Few cases of SARS-CoV-2 bronchiolitis or children with severe respiratory symptoms have been described. However, a recent cross-sectional seroprevalence concluded that children appear to have similar probability as adults to become infected by SARS-CoV-2 in quarantined family households, although they remain largely asymptomatic once infected [28].

Last year, some authors analyzed the prevalence of hospitalizations for respiratory diseases in childhood in recent years, with the aim of assessing the impact of social isolation due to COVID-19 on the seasonal behavior of respiratory tract diseases [29,30,31,32]. As seen in our results, Nascimento MS et al. [29] observed that the measures adopted during the SARS-CoV-2 pandemic dramatically interfered with the seasonality of childhood respiratory diseases, reflected in the drastic 45% reduction in the number of hospitalizations and reduction in the length of hospital stay, both with statistically significant differences. What is even more remarkable is the finding that there was a reduction in bronchiolitis among the admitted patients from 7.3 to 0% during the social isolation period. Brisca et al. [33] also reported an overall drop in the total number of pediatric consultations in the emergency department of a tertiary Italian hospital, emphasizing a significant decrease in bronchiolitis cases, from 57 during 2019, to 21 during the 2020 lockdown (p < 0.01). Other recently published studies also confirm those findings and strongly suggest that the state of emergency, social distancing and other lockdown strategies are effective at slowing down the spread of respiratory diseases and decreasing the need for hospitalization among children [34,35,36,37,38,39]. All these results may influence future decision-making aiming to modulate the epidemiology of pediatric diseases.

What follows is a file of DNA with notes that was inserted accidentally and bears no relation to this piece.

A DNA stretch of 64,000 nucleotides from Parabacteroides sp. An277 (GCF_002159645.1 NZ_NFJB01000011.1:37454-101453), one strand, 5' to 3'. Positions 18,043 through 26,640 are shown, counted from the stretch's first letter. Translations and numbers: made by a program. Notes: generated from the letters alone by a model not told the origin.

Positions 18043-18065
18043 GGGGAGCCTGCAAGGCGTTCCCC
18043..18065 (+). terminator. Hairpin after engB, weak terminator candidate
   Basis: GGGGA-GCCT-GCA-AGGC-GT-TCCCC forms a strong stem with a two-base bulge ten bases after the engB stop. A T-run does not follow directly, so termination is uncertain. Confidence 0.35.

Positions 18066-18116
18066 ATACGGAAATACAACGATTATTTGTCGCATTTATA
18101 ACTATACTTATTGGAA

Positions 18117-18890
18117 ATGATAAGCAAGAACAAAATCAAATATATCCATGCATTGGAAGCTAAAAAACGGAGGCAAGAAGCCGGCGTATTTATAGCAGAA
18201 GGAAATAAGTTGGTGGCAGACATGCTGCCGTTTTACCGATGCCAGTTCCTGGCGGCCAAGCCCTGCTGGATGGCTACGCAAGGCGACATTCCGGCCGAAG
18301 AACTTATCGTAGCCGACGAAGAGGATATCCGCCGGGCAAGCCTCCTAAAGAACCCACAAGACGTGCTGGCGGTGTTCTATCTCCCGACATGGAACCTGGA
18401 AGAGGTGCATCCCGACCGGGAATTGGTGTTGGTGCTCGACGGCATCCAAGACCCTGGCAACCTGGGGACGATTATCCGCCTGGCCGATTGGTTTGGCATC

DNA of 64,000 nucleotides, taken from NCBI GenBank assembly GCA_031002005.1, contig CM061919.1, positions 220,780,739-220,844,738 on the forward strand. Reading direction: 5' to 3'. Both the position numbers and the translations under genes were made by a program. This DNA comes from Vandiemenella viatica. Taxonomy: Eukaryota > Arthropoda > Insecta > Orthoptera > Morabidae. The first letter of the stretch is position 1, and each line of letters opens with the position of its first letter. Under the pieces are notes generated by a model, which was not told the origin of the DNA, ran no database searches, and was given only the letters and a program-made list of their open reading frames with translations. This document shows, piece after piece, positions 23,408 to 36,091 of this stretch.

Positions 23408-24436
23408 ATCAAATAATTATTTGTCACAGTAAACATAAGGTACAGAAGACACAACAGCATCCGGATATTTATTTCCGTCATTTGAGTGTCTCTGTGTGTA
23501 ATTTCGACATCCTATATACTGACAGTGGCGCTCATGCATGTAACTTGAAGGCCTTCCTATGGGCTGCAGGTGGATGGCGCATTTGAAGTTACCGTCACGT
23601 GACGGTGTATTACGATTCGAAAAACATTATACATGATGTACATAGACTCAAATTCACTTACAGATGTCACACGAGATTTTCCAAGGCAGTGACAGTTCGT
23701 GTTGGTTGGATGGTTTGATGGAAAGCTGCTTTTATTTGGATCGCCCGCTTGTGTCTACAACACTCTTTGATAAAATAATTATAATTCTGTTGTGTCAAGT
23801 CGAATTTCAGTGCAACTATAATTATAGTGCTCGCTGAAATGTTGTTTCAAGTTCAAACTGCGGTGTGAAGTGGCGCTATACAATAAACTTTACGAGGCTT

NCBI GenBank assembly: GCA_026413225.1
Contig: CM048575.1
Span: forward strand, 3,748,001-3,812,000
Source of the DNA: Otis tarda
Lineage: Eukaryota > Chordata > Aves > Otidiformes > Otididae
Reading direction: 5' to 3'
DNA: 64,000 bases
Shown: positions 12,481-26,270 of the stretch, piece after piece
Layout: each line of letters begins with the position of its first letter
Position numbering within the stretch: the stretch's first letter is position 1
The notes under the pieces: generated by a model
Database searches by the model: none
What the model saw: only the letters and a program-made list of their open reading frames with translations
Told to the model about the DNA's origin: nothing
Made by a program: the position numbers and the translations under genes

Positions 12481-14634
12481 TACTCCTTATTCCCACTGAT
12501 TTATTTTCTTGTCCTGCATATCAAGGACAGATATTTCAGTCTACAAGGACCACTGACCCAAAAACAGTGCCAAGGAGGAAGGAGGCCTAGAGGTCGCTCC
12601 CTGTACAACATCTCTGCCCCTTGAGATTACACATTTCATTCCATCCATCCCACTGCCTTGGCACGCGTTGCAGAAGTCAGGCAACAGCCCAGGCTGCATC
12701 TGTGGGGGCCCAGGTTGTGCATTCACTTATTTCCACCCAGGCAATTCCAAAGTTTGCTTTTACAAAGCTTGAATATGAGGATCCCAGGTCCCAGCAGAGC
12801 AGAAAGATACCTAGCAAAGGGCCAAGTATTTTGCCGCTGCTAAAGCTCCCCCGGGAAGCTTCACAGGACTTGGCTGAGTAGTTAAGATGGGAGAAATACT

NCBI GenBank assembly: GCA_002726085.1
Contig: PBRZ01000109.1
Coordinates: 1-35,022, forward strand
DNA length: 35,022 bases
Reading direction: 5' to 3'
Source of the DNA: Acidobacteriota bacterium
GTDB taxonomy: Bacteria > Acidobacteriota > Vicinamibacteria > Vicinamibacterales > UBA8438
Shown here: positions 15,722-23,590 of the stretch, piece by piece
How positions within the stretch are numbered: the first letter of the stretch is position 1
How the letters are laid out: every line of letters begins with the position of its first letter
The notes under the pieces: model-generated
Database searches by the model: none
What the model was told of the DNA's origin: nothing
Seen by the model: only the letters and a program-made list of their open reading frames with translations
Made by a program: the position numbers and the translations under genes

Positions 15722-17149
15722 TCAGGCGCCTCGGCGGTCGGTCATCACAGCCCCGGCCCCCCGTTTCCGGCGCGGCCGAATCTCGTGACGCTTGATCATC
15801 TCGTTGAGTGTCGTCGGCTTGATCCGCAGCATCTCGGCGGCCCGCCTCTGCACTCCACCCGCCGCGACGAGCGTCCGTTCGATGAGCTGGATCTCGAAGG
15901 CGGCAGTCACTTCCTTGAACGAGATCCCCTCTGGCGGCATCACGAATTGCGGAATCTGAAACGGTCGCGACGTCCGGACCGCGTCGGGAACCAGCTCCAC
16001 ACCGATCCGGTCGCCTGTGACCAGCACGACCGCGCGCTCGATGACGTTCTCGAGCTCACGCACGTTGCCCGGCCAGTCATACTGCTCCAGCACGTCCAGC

In Belgium, some authors reported that stay-at-home orders, social distancing, face masks, and other NPIs not only impacted COVID-19, but also the dynamics of various other infectious diseases, having a high impact on seasonal bronchiolitis admissions in pediatric departments worldwide [23]. As is the case with our results, they found an over 99% reduction in the number of recorded RSV cases. However, even though the winter bronchiolitis peak was virtually nonexistent, they feared a delayed spring/summer bronchiolitis peak when most NPIs were relaxed and pre-pandemic life resumed. This became a reality, as shown in the results of our study, in the results from the Catalan region (Additional file 1), and in some other European countries [40] (Additional file 2).